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Greetings,

I am trying to use python to create a lookup table. The lookup table is in a csv right now.

example:

Category1, .15xPrice + 2.00

Category2, .18xPrice + 2.00

The lookup locates the Category, and the second column is the algorithm that is executed against a given value assigned to the the variable Price.

I do not know how to execute this.

For example:

PRice = 29.95

Category = Category1

THe output would be (29.95 * .15) + 2.00 or 6.4925

How do I accomplish this?

Thanks

I am trying to use python to create a lookup table. The lookup table is in a csv right now.

example:

Category1, .15xPrice + 2.00

Category2, .18xPrice + 2.00

The lookup locates the Category, and the second column is the algorithm that is executed against a given value assigned to the the variable Price.

I do not know how to execute this.

For example:

PRice = 29.95

Category = Category1

THe output would be (29.95 * .15) + 2.00 or 6.4925

How do I accomplish this?

Thanks

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# read formula file
lookup = { }
for line in open('myFile.cvs', 'r'):
category, formula = line.strip().split(',')
lookup[category] = formula
# result is as-if
# lookup = {'Category1': '.15*Price + 2.00', 'Category2': ' .18*Price + 2.00'}
# given
Price = 29.95
Category = 'Category1'
# do the math
print eval(lookup[Category])
```

The example with calc() can be rewritten using the approach. It fixes the formulas using another function when loading the lookup table:

```
#!python3
import csv
def calc(Price, formula):
return eval(formula)
def fixed_formula(formula):
print('\n---------------- fixed_formula({!r})'.format(formula))
formula2 = formula.strip(). replace('x', '*')
print('Fixed formula:', repr(formula2))
return formula2
if __name__ == '__main__':
# Load the lookup table, fix the formulas.
fname = 'data.csv'
lookup = {}
with open(fname, newline='') as f:
reader = csv.reader(f)
for row in reader:
lookup[row[0]] = fixed_formula(row[1])
print('=' * 50)
# Calculate the values for the price and all categories.
price = 29.95
for category in lookup:
result = calc(price, lookup[category])
print('{}: {}'.format(category, result))
```

It prints:
```
c:\__Python\EvanCutler\Q_28507029>b.py
---------------- fixed_formula(' .15xPrice + 2.00')
Fixed formula: '.15*Price + 2.00'
---------------- fixed_formula(' .18xPrice + 2.00')
Fixed formula: '.18*Price + 2.00'
==================================================
Category1: 6.4925
Category2: 7.391
```

Now, i tried to balance simplicity and correctness for a novice level. But your note about "more dangerous" does not apply:

Even without **with**, the file will be closed automatically right after the **for** loop (you can check, files are fine w/o with).

Using **eval()** sure has dangers but you are using it too and formula.replace() substitution is not making it safer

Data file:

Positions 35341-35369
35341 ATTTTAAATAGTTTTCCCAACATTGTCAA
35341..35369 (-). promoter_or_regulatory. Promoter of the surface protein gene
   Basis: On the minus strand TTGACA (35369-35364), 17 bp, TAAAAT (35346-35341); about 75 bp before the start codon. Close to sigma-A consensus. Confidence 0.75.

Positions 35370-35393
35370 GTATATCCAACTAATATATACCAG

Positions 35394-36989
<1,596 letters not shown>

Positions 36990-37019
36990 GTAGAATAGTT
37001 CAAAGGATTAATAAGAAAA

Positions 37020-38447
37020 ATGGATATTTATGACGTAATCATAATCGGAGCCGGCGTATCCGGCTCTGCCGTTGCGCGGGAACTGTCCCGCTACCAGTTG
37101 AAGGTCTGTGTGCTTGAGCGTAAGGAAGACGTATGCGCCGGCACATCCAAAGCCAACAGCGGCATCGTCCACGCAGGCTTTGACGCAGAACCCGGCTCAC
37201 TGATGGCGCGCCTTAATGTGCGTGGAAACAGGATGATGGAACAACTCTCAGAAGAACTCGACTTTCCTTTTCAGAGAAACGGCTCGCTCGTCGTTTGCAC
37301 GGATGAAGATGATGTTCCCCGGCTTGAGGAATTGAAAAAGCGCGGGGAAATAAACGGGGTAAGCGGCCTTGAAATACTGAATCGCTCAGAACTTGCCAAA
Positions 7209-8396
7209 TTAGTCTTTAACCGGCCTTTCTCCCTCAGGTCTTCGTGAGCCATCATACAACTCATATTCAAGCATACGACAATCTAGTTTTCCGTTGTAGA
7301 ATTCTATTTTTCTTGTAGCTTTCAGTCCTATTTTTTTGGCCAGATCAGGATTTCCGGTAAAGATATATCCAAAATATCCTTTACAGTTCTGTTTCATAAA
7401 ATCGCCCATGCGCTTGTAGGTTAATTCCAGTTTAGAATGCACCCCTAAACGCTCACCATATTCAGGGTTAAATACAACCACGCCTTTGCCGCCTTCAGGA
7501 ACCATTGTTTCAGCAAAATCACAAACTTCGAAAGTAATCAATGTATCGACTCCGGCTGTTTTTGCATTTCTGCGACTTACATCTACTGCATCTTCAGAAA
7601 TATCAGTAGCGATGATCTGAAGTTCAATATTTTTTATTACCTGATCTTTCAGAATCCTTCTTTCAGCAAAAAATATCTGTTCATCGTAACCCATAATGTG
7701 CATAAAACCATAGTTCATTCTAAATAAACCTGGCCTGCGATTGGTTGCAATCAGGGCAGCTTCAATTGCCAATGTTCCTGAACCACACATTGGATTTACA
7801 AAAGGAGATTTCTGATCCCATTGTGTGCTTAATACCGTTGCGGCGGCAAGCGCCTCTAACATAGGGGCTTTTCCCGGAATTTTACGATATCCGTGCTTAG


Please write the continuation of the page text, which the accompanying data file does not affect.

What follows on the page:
replacing letter 'x' with '*' will cause havoc if there are formulas like '.23*fee + extra'

The file is closed automatically because the program is terminated, not because it leaves the for loop. Or possibly you may be lucky and the file object is garbage collected. However, it is not a good practice. The

I did mention the problem with `x` (that it can be a part of an identifier). This is also reason why formulas should be specifically interpreted.

When the substitution of Price in the formula is done, one can add a check that the formula after the substitution does not contain any letters. In such case, the eval is quite safe.

As a practical matter, i advise @Evan Cutler to ignore our nit-picking here, just look at out first answers and make use of it.

This was the best discussion ever!!

Thank you so much for your help.

These solutions worked perfectly and I got my script started.

When I submitted my script to my client, he came at me and told me that the categories might fuzzy match the lookup categories.

This means I have titles that might be part of titles in both places.

But that question I'll give another 500 for.

Thanks guys.

Evan

Python

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csvmodule to read the content of the file. You can do manual split in this case, but using the csv module is not difficult and it is capable to handle more complex input in future.Secondly, the formula has to be interpreted (that is clear). Python has the

eval()function that could be used after fixing the formula syntax; however, it may be dangerous if the formula could contain malicious code. Anyway, it is possible to wrap the calculation to a function to have the calculator abstraction (starting with dangerous eval(), replacing it later by something else -- it can also fix the syntax, or better to say to convert the formula syntax to Python syntax).Thirdly, you need to map the placeholder inside the formula (here PRice) the value . Notice also that the 'x' in the formula is difficult to be distinguished from the following Price name technically. So, you have to introduce some rules. The mapping should probably be done through a dictionary as it is easy to insert the valua via a modified placeholder.

Now, the hardwired hack exactly for the case. It can be enhanced later:

Open in new window

It prints on my console:Open in new window

There are some thing not explained (used intentionally for provoking you to ask ;) -- ask here in this question:{!r}

repr()

if __name__ == '__main__':

with

newline=''